A Polish folk group institution, Trebunie-Tutki have been releasing recordings since the early 1990s. Based around family (lead Kryzysztof Trebunia-Tutka, on violin, flutes, bagpipes, and wooden horns, and Anna Trebunia-Wryrostek, on cello, are brother and sister), Trebunie-Tutki practice the 'góral' music of the Polish highlanders. This musical tradition is found in the Tatra mountains, but the Gorals can be found further afield in Slovenia, and also in the north of Romania – one could also think of the Gorals as the Slavonic folk of the Carpathian Mountains.
Over the years, Trebunie-Tutki have not only performed traditional material, but they have also experimented with musicians from other cultures. My first encounter with Trebunie-Tutki was via their collaboration with the Twinkle Brothers from Jamaica – an incredible, near-improbable mashup of roots reggae, dub, and strings (recommended: their 1996 meeting with producer Adrian Sherwood, w/Sherwood). Evolving from a regional band to one that ventured further afield, Trebunie-Tutki's music has met artists such as Kinior Future Sound, and English musician Andrew Cronshaw, in updating Poland's mountain music. Trebunie-Tutki's latest exploration on Duch Gór: The Spirit of the Mountains is with the Quintet Urmuli, a group that has been performing for twenty-five years, and who hail from Tbilisi, Georgia.
“Duch Gór” means “good spirit,” and the Quintet Urmuli lend a welcoming atmosphere and an immense sonic variety to this work. Georgian bagpipes, a variety of flutes, and the fabulous Georgian choral tradition are woven into the fabric of the arrangements of these songs and tunes. What Trebunie-Tutki and the Quintet Urmuli have done is to try and meet each other where songs share something in common. Hence, on the opening “Rise Forefathers,” the Quintet intones a solemn call, bringing to mind both the settlers of the Tatra mountains seeking favor from nature, as well as the loss of loved ones. This theme – where magic encounters everyday life – is echoed on several tracks across the album. There are songs of love (“Hey, My Girl,” and “Going On A Plunder”); aspects of highlander life (“Redyk/Trailing Of The Sheep”); and highwaymen (“My Beloved – Shepherd's Axe,” which speaks of the amulets born by highlanders, such as shirt pins, herbs, a magical candle made from a miscarried baby's finger, and the sacred utility of the shepherd's axe itself).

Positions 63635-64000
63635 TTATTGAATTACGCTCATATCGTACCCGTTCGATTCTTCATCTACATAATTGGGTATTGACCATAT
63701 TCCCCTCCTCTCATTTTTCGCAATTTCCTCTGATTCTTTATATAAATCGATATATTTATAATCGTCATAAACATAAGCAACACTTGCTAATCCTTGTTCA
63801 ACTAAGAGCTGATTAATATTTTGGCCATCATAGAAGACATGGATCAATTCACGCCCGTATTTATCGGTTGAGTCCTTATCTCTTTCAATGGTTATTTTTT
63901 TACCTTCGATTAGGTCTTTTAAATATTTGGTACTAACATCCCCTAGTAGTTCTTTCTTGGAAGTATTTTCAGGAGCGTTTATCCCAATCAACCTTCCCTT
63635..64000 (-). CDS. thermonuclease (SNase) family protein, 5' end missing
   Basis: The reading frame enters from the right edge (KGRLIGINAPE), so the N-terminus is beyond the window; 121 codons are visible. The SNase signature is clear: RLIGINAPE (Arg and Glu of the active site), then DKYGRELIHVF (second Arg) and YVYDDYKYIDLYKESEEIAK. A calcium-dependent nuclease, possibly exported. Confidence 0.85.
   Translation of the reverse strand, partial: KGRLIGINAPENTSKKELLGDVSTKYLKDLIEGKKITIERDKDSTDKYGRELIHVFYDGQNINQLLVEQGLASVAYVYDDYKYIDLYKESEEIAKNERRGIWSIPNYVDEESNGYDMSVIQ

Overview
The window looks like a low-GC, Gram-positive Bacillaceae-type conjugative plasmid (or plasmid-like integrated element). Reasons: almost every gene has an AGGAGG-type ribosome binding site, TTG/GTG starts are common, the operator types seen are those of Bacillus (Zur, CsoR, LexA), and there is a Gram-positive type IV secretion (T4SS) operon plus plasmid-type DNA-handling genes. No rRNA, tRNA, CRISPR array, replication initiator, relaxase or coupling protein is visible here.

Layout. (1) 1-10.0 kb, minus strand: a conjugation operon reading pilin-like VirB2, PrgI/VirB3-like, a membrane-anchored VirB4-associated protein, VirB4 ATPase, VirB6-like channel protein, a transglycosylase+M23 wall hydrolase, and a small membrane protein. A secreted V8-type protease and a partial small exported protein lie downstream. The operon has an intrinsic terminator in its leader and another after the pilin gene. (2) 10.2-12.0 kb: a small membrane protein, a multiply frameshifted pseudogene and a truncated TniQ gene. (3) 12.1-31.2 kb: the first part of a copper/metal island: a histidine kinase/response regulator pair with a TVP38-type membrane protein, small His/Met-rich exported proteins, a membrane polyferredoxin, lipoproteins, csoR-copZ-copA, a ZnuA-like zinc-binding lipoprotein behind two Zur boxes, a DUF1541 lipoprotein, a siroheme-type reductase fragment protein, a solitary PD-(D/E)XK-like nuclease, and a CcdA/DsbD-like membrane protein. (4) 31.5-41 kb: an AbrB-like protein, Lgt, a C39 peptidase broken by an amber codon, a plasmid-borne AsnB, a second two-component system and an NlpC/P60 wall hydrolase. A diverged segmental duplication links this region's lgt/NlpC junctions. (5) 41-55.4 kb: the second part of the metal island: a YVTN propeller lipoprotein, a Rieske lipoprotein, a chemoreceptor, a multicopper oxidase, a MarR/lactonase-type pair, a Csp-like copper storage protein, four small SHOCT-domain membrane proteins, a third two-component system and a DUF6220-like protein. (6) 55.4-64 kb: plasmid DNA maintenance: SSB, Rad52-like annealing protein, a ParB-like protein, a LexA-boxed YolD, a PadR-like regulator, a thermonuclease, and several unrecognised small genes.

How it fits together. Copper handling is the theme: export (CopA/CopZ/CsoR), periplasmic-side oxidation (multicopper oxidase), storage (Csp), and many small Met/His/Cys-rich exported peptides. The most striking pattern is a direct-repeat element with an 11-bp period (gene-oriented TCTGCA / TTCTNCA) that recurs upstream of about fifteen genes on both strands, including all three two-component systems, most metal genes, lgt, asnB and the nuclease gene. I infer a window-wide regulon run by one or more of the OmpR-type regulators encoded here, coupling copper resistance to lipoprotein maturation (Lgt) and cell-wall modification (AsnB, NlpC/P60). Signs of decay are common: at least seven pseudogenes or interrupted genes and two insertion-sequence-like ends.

The mix of the Polish and Georgian influence is sublime; yet, while Anna Trebunia-Wyrostek also sings on Duch Gór, this is an album on which the testosterone flows freely. For example, “In The Forest” has a spare, strummed loping beat, which gives way amongst shouts and whistles to virile, rapid Georgian chanting. However, what I found particularly fascinating is that despite the rapid-fire fiddling of the góral music, many of the melodies are haunting and full of stark longing. Indeed, there is a droning, ambient element to this collaboration which draws the mountain cultures closer together. Two pieces in particular stand out: “Hej Geiwoncie,” with its deep resounding flutes, captures the mystical legend of the Polish king Boleslaw Smialy, rumored to be magically sleeping in the mountains until a future awakening. Another highlight is the masterpiece “Between East and West,” a mini-epic of Polish and Georgian horns and drones, shepherd flute, delicately plucked strings, and sheep bells clinking amongst mountain pastures.
The “Duch Gór” of the mountains was said to bring the lost safely home again. Together, Trebunie-Tutki and Quintet Urmuli have carefully enriched each other's traditions on this other-worldly release. - Lee Blackstone
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